Calicivirus in one of the most dreaded viruses in the animal shelter community. Unfortunately, an outbreak reported at the Prince William County Animal Shelter in Manasses, Virginia led to the decision by management to euthanize dozens of cats, Inside Nova reported September 22.
Although cats on the adoption floor were spared, all other cats at the shelter, a total of 83, were euthanized. Adoptions have been halted until further notice. Prince William Police Sgt. Jonathan Perok issued a news release September 21 saying
“The virus has a tendency to mutate, rendering preventative vaccinations in a shelter environment virtually ineffective. Since calici is a virus, there is no specific treatment, only supportive care. Recovered cats are persistently infected for long periods and will continue to shed virus.”
Captain Alfred E. Miller, Animal Control Director posted a statement on the Facebook: Prince William County Animal Shelter community page September 21 stating
“Today we received laboratory results confirming our suspicion that we have an outbreak of Calicivirus in the Prince William County Animal Shelter. Calicivirus can cause pneumonia, severe painful oral ulceration and in some cases painful arthritis. Recovered cats are persistently infected for long periods and will continue to shed virus. The shelter is following all necessary infection control protocols to minimize spread of the disease and we need your help.”
The virus is highly contagious to cats and is spread through respiratory excretions, urine, feces, bedding and food dishes. The illness is spread through respiratory excretions, urine and feces as well as bedding and food dishes. It can also be passed on the hands, clothing and shoes of people who are caring for the infected cats.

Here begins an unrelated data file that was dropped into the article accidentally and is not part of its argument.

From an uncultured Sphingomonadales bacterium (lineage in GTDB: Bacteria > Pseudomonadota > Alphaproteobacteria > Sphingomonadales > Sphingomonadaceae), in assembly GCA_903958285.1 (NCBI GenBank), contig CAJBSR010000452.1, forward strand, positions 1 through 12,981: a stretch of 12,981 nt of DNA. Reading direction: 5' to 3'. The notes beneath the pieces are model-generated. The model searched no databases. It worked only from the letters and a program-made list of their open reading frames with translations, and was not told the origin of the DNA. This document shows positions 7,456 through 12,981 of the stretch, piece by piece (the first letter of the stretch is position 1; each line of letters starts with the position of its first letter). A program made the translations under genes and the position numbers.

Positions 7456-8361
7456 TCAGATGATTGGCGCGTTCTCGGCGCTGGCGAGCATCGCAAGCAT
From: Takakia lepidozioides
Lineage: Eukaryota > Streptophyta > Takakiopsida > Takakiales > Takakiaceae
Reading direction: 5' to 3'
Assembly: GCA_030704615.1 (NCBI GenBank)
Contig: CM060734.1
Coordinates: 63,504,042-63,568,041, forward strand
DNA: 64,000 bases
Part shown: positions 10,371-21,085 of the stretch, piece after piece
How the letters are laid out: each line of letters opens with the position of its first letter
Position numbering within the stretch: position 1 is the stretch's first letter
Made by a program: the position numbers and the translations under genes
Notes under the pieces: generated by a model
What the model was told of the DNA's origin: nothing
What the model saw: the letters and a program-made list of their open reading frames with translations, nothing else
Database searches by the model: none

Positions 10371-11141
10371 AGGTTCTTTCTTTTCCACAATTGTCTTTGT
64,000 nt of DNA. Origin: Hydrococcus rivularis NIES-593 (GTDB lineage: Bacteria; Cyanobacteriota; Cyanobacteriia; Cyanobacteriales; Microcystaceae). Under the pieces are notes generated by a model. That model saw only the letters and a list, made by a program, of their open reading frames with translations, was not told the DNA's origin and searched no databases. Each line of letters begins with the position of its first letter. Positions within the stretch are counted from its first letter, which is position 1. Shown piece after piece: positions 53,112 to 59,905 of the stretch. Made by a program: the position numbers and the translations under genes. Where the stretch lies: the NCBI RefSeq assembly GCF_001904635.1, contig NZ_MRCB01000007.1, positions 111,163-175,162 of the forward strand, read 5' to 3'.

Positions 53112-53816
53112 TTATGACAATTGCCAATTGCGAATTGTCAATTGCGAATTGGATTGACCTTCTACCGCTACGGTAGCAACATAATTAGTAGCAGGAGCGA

Captain Miller is asking the community to reconsider turning in cats and kittens to the shelter until November. People are also advised to leave stray cats where they’re found in hopes the cat will find its way home. The public is advised not to trap or catch cats and turn them in, encouraging foster care until the outbreak is contained.
While not contagious to humans or dogs, any shelter worker who comes in contact with the virus at work at any animal facility must be vigilant not to carry the virus home to their own cats. Some of the symptoms include conjunctivitis, sneezing, nasal congestion and nose and eye discharge. Anyone who has a cat exhibiting these symptoms should seek veterinary treatment immediately. Cats can survive the illness if it’s caught early enough.
Updates will be posted on the Prince William County Facebook page here. Follow Greenville Cats Examiner on Facebook.